Recent research (Carpenter et al., 2003; Koehler, 2004; Saenz-Ludlow & Walgamuth, 1998) has shown that elementary students, even first graders, are capable of developing a relational understanding of the equal sign with suitable instruction, going against previous claims about the existence of cognitive limitations in developing a relational meaning of the equal sign in the elementary grades (Kieran, 1981). Our study contributes and extends these findings by describing how children developed broader conceptions about this symbol as the result of classroom activities and discussion.

Analyzing Expressions

Analyzing expressions may form a good foundation for the formal study of algebra, but little evidence is available to show that children are capable of doing so. Liebenberg, Sasman, and Olivier (1999) observed that most students were not able to solve open sentences without computing the answer due to a lack of knowledge about arithmetic operations and their properties. Kieran (1981) noted that "lack of closure" interfered with children's ability to solve sentences such as 8 + 4 = _ + 5 because nowhere is the value of each expression (12) represented. While Carpenter et al. (2003) provided anecdotal evidence that children were capable of overcoming the "lack of closure issue", they did not provide data as to the proportion of students able to do so nor the difficulties encountered in this process.

Research Design

Conjecture Driven Research Design

We applied the "conjecture-driven research design", which Confrey and Lachance (2000) propose for investigating new instructional strategies in classroom conditions and for analyzing different approaches to the content and the pedagogy of a set of mathematical topics. Our research method shared the features of design experimentation identified by Cobb and his colleagues (Cobb, Confrey, diSessa, Lehrer, & Schauble, 2003). The base of this design is a conjecture which guides the research process and is revised and further elaborated while the research is in progress. Multiple methods of collecting data are used for analyzing the effectiveness of the design.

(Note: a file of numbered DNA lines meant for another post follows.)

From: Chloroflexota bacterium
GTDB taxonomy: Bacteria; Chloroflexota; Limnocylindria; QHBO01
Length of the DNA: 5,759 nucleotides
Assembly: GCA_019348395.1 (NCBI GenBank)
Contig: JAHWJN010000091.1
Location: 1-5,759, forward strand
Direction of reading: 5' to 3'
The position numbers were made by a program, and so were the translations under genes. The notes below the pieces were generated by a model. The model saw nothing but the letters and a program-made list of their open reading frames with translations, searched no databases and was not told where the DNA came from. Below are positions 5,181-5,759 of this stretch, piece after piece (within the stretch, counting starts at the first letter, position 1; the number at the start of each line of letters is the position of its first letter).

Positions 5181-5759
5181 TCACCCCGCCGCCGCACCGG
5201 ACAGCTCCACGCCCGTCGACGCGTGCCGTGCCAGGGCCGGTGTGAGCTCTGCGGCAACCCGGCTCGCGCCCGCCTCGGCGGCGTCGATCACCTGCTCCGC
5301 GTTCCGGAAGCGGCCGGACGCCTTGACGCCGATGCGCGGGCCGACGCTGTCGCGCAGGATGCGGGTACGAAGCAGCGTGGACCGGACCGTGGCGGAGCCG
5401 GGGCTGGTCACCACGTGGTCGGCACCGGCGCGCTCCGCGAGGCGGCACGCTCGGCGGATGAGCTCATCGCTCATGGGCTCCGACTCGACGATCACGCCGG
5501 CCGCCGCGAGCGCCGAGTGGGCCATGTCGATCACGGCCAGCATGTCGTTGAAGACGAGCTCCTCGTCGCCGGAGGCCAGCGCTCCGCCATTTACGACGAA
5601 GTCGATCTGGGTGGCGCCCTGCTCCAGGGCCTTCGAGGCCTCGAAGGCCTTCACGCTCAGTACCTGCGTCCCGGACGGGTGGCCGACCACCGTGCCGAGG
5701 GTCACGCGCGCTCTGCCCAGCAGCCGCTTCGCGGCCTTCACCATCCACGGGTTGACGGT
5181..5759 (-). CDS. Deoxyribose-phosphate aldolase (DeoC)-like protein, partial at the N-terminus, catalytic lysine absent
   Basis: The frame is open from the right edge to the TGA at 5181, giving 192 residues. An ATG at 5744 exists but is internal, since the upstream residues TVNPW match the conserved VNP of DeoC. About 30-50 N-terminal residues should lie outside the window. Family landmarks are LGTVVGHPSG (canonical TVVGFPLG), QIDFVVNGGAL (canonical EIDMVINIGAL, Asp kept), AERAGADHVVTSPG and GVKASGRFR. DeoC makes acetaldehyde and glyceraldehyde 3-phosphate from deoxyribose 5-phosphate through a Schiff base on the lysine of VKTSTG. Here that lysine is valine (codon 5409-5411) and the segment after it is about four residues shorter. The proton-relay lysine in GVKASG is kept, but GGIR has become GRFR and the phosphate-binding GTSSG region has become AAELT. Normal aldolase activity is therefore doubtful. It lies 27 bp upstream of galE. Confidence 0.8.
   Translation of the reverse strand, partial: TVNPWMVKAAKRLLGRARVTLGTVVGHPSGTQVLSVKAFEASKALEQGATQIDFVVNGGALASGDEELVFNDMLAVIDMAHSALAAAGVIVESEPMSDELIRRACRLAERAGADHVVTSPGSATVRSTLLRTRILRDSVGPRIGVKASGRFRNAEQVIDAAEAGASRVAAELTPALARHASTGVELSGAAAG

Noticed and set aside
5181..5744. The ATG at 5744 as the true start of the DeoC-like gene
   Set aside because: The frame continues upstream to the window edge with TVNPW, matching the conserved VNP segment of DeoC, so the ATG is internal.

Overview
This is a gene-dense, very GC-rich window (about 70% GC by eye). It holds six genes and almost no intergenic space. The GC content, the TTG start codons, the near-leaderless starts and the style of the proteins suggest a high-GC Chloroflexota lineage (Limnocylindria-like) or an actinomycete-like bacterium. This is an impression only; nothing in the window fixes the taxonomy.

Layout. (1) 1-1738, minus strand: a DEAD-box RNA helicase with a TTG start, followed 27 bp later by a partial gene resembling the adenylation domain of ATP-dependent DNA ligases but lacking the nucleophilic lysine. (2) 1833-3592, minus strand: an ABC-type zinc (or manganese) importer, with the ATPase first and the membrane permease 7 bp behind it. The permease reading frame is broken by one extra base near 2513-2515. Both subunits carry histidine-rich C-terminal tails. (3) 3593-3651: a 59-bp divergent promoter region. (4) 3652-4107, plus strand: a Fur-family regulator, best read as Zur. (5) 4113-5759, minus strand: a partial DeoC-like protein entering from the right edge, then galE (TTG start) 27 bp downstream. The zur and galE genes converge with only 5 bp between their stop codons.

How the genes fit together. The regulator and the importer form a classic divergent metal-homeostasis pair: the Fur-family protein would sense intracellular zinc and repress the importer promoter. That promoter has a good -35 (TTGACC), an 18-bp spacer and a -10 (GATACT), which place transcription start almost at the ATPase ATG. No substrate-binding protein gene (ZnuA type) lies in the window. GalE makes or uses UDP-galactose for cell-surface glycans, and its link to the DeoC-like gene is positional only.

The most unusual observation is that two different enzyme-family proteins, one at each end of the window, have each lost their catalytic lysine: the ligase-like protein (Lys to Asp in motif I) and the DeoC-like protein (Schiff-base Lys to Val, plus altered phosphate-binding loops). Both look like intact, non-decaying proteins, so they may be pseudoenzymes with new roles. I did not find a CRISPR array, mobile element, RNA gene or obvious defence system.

Our research process was guided by the conjecture that elementary school students can develop their conceptions of the equal sign by discussing and working with true/false and open number sentences of forms that were unfamiliar to the students. Most of the sentences that we chose could be solved by analyzing expressions. We adopted Simon's (1995) stance that challenging tasks stimulate student learning by triggering cognitive dissonance. We expected that the number sentences alone would not be sufficient to promote learning and that the teacher would have to "provoke disequilibrium" (Simon, 1995, p. 140). We chose to do this by introducing the "mathematicians interpretation" of equality which we expected would often differ from the children's. The general aim of this research work was to study students' thinking involved in solving number sentences, focusing on the understanding of the equal sign and analyzing expressions in the context of whole class activities and discussions. During the research process, consisting of five in-class interventions, we analyzed the evolution of students' conceptions about the equal sign, students' ways of and difficulties in solving number sentences, and students' development and use of analyzing expressions.

Subjects

We worked with a class of 18 third-grade students, who were between 9 and 10 years old, in an ethnically and linguistically diverse urban public school in California where 87% of the students were economically disadvantaged. Five students spoke a second language and two of them had significant difficulty understanding English. During the previous months we, as guest teachers, had worked with the class on a weekly basis doing a variety of mathematics activities. The official teacher was always present and sometimes collaborated with us in helping the students. In between our sessions, the teacher used a traditional textbook which emphasized computational practice.

Data Collection